Guest Contributor

Guest Contributor

A vial of Moderna COVID-19 vaccine

Vaccine mandates have always faced resistance and saved lives

By: - January 21, 2022

Vaccine hesitancy is not new. It has been around for as long as there have been vaccines. It is born out of the most basic and rational thought one can have about life and health: “Do the benefits outweigh the risks?”


Opinion: How a Supreme Court decision limiting access to abortion could harm economy

By: - December 9, 2021

Michele Gilman, University of Baltimore For The Conversation The Supreme Court on Dec. 1, 2021, heard oral arguments in a case that may result in a ruling that overturns Roe v. Wade. But reproductive health isn’t just about abortions, despite all the attention the procedures get. It’s also about access to family planning services, contraception, […]


‘Hunker down’ is not enough: 2021 hurricane season showed US isn’t prepared

By: - December 8, 2021

Marina Lazetic, Tufts University and Karen Jacobsen, Tufts University for The Conversation Hurricane Ida hit New Orleans on Aug. 29, 2021, 16 years to the day after Hurricane Katrina flooded the city. This time the levees held. Billions of dollars invested in reinforcing them had paid off – at least for part of the population. […]

After storms batter Louisiana’s parishes, Black women lead the way in picking up the pieces

By: - October 25, 2021

By Candice Norwood Originally published by The 19th Ida, Zeta, Laura, Gustav, Rita: Each hurricane that barrels through Louisiana triggers for residents memories of Hurricane Katrina, the most expensive natural disaster in U.S. history. The storm brought national attention to governmental failures leading up to and following the crisis and led to congressional hearings and […]

Flooding could shut down one-quarter of America’s critical infrastructure

By: - October 18, 2021

By Jena Brooker of Grist Flooding is already the most expensive natural disaster in the United States, costing the country more than $1 trillion in damages since 1980. And it’s only getting worse due to climate change. A quarter of all critical infrastructure in the United States, 36,000 facilities including airports, utilities, and hospitals, is at […]


New Orleans’ jail made him sick. Angola’s medical treatment killed him. 

By: - August 12, 2021

Editor’s note: This commentary contains a graphic description of a person’s suffering and death. By Lois Ratcliff as told to Jamiles Lartey I spent 40 years working in healthcare, mostly as a certified nursing assistant, taking care of elderly and infirmed patients. I watched many people that I had spent years caring for as their health […]

Jan. 6 protestor inside U.S. Capitol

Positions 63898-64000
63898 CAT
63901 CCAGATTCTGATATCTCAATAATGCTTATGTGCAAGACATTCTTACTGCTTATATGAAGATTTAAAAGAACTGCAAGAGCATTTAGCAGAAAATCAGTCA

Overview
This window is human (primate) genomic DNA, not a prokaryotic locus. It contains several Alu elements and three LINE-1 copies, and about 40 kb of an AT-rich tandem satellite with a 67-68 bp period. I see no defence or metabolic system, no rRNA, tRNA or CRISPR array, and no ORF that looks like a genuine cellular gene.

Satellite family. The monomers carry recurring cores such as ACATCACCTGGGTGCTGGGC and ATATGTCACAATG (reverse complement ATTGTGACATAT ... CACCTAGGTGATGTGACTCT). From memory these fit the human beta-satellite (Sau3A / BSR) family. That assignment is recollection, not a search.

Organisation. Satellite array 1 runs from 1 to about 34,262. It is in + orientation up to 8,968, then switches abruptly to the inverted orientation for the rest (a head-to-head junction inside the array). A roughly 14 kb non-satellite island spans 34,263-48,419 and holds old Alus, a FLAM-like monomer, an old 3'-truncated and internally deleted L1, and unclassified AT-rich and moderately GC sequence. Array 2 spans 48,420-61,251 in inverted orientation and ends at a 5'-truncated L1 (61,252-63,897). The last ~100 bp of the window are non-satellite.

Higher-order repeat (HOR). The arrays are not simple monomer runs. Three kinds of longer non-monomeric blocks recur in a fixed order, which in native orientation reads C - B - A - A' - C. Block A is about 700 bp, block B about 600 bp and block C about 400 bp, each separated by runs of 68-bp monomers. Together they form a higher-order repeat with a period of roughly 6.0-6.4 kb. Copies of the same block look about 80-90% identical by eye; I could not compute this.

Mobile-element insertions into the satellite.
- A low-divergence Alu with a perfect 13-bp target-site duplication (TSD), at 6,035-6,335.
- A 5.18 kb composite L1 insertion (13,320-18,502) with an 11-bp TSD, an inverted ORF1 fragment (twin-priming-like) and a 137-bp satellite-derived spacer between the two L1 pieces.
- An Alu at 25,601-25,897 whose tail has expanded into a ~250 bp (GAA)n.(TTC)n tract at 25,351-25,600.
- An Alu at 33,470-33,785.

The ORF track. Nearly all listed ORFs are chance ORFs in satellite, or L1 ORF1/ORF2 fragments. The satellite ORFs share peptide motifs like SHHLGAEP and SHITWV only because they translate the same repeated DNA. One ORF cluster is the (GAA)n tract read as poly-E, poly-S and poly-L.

Republicans are just fine with cancel culture when it comes to their own Trump critics | John A. Tures

By: - May 17, 2021

By John A. Tures Earlier this year, the Conservative Political Action Committee (CPAC) held a conference titled “American Uncanceled.” Organizers attempted to showcase how their political opponents are the intolerant, and that conservatives were the true defenders of the ability to speak their minds.  But what would happen when House Republicans would vote on a […]


Going the way of the Whigs: Zachary Taylor and the current political crisis

By: - January 25, 2021

by Keith Edgerton for the Daily Montanan Lost in the avalanche of images that has bombarded us since this month’s Capitol insurrection, was one of a small, blood-smeared, white marble bust of our 12th president, Zachary Taylor.  Perhaps like many Americans you slept through history class when the course breezed through that brief sixteen-month period when […]


Let’s not get fooled again: Fight the lies by learning to recognize the truth

By: - January 12, 2021

by Kathie Obradovich, Iowa Capital Dispatch January 11, 2021 We have a crisis of credulity in this country. We’ve become a nation of dupes. The inability of far too many Americans to separate fact from fantasy, and the people who are eager to take advantage of that failure, are the root of the rot in […]


We’ve got to talk to our children about Wednesday’s attack on the U.S. Capitol

By: - January 8, 2021

By Victor Jones My 6-year-old daughter had trouble sleeping Wednesday night, and was unable to say why. Just like me, my daughter is highly sensitive and intuitive to the energies surrounding us. We both can innately tell when something is off.  On Thursday, she gave voice to her intuition. “Daddy, something is wrong,” she said. […]

House petition case: Governor asks court to stop GOP from interfering

Monument to segregationist E.D. White should be removed, not placed next to Chief Justice Bernette Johnson’s museum

By: - January 5, 2021

Guest column by Okyeame Haley On Saturday, Jan 2., in true pandemic fashion, admirers of Chief Justice Bernette Joshua Johnson drove around the Louisiana Supreme Court building in New Orleans’ French Quarter to  honor her  retirement as the first African-American woman on the Louisiana Supreme Court and the first African-American chief justice.  I was happy […]


There are good reasons Black people don’t trust health institutions, but I still got the vaccine

By: - December 21, 2020

By Maurice Sholas, M.D., Ph.D.   “To make people trust, you need to become trustworthy….  I think if…communities were engaged in conversation… people would know:  ‘You are hearing me, you are respecting my right to ask questions and get a legitimate answer. So now let me make up my own mind’…. If we approach it […]